“He that is faithful in that which is least is faithful also in much; and he that is unjust in the least is unjust also in much.” Those who enter the city of God as overcomers will hear the words of commendation, “Well done, good and faithful servant; thou hast been faithful over a few things, I will make thee ruler over many things; enter thou into the joy of thy Lord.” A strong, well-balanced, symmetrical character is built by the thorough and faithful performance of duty. Joseph had an unblemished character, and as he was found faithful in that which was least, he was finally intrusted with the affairs of a nation. Daniel is another example of integrity, for he was so faithful that even his enemies were not able to point out one flaw in his performance of duty. They declared, “We shall not find any occasion against this Daniel, except we find it against him concerning the law of his God.” The secret of Daniel’s strength was found in his conscientious attention to what the world would call things of minor importance. He was found before God three times a day in prayer and thanksgiving, and he was equally steadfast in his attention to his duties to the king. It is this conscientious attention to what the world despises that makes a strong, symmetrical character.
By indulgence in little extravagances men become careless in the use of money and form spendthrift habits, while self-denial in little things leads to self-denial in greater things. If moments are carefully treasured and put to a wise use, hours will not be wasted. If small opportunities are improved, greater opportunities will not be neglected. If limited talents are employed, larger usefulness will come; and by patient continuance in well doing, you will gain power to do well and patiently. Our work may not be noticed by men, and no credit may be given to the faithful soul; but God marks the diligent servant, and gives wisdom to do a larger work. It is faithfulness in little things that makes a man great in the sight of God.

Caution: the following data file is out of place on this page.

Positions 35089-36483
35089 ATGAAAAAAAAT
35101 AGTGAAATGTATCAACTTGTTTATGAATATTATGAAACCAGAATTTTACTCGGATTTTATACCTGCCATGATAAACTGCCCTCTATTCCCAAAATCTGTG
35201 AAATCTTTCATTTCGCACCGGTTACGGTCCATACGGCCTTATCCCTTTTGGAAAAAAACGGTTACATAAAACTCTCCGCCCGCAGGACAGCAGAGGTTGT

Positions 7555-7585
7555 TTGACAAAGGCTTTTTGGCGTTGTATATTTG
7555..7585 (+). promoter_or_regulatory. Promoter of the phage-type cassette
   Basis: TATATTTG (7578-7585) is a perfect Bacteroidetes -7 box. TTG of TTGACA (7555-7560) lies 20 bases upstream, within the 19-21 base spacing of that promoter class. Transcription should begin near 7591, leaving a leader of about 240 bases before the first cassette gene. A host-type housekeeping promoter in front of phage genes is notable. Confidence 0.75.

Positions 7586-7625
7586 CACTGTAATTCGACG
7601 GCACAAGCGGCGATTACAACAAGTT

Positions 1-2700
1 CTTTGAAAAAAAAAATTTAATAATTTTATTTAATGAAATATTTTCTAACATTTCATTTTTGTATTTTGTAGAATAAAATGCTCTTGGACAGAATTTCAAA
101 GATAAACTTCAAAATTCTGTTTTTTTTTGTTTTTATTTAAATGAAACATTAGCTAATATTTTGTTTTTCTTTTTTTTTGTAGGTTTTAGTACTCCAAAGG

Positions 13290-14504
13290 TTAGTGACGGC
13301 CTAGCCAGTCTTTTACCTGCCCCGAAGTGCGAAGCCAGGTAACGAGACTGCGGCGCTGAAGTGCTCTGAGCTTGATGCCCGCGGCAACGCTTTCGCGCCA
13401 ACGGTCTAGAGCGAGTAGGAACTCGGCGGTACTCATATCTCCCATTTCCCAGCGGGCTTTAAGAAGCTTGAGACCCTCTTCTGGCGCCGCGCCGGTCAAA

The apostle Peter presents before us the ladder of progress that we must climb round by round in order to meet the approval of God. He says: “Add to your faith virtue; and to virtue knowledge; and to knowledge temperance; and to temperance patience; and to patience godliness; and to godliness brotherly kindness; and to brotherly kindness charity.” Those who would make men of honor, men of trust, men of fidelity, must begin to be faithful in the smallest matters, and they must begin at home. Everyone who would be perfect must mount this ladder of progress. Many have neglected to put their feet upon the first rounds of the ladder. They want to mount to the topmost rounds without the trouble of climbing, but the only sure way is to take the painstaking way of going up by gradual advance, round after round. Many of the youth of today are superficial in all their undertakings. At the very beginning a fatal mistake is made in their education. Their careless habits are passed over by indulgent parents who would criticise with severity the same mistakes in others. Thus many fail to lay the right foundation. Peter says, “Add to your faith virtue; and to virtue knowledge.” A virtuous character must precede all other acquirements. All sowing of wild oats will be followed by a harvest of the same order. “God is not mocked; for whatsoever a man soweth, that shall he also reap.”